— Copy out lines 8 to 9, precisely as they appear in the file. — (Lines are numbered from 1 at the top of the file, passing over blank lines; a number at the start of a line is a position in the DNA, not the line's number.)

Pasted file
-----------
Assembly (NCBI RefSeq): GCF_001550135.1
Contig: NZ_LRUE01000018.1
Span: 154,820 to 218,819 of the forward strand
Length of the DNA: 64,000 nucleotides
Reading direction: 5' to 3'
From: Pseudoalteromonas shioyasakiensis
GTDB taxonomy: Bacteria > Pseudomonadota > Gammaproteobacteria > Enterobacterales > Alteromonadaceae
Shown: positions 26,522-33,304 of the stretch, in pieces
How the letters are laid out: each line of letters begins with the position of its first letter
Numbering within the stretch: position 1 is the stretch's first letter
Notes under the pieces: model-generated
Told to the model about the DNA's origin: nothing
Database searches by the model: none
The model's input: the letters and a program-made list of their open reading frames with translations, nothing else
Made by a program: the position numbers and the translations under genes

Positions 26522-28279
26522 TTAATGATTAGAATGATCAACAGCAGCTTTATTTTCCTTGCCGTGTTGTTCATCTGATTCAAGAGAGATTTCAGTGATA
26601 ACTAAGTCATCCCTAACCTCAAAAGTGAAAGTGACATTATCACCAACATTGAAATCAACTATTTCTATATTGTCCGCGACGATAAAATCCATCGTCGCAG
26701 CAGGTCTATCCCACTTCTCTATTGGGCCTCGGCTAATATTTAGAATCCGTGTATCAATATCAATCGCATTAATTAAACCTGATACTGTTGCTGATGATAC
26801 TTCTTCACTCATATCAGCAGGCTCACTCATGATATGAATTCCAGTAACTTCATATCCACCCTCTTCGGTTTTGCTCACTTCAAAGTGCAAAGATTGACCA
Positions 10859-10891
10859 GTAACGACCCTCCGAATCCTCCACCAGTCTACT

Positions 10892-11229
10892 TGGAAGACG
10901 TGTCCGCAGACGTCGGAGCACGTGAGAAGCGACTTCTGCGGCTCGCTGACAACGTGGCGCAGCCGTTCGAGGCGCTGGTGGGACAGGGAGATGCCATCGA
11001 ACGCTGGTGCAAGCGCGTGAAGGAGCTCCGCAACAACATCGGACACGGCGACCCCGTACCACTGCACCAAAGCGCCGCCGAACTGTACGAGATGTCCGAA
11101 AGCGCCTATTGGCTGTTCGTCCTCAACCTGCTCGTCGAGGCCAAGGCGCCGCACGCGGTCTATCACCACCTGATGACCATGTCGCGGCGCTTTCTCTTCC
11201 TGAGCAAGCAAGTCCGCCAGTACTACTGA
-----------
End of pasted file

Shown: positions 26,522-33,304 of the stretch, in pieces
How the letters are laid out: each line of letters begins with the position of its first letter